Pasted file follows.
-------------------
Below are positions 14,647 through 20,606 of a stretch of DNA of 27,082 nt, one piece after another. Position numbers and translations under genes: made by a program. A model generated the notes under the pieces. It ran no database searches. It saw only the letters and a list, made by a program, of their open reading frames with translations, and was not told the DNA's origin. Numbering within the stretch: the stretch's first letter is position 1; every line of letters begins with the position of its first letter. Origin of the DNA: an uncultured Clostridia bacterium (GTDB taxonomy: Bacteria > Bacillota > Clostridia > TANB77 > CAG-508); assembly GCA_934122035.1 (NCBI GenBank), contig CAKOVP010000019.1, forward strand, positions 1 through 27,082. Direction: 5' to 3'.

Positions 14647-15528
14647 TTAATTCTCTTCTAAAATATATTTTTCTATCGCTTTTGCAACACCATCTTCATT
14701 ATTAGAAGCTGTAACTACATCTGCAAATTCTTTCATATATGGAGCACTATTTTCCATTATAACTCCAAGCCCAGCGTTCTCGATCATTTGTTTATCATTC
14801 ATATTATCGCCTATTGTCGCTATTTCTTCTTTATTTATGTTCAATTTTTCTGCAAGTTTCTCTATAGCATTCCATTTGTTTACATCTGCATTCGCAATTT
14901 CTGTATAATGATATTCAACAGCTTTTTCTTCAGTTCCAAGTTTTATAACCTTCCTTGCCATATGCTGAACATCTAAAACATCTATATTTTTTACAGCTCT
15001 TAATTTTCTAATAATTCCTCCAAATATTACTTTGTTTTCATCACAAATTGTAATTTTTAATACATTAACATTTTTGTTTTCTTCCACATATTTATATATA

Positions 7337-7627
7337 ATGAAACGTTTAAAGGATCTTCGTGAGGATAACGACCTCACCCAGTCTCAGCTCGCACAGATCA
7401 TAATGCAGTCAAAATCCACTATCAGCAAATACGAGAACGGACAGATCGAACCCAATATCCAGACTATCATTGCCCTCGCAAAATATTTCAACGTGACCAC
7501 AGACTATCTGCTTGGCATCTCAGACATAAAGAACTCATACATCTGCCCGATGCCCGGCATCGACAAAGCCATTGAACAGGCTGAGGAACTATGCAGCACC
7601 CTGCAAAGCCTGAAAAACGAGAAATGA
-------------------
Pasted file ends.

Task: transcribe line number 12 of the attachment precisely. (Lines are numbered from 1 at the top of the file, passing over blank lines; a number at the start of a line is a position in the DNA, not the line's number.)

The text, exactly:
7601 CTGCAAAGCCTGAAAAACGAGAAATGA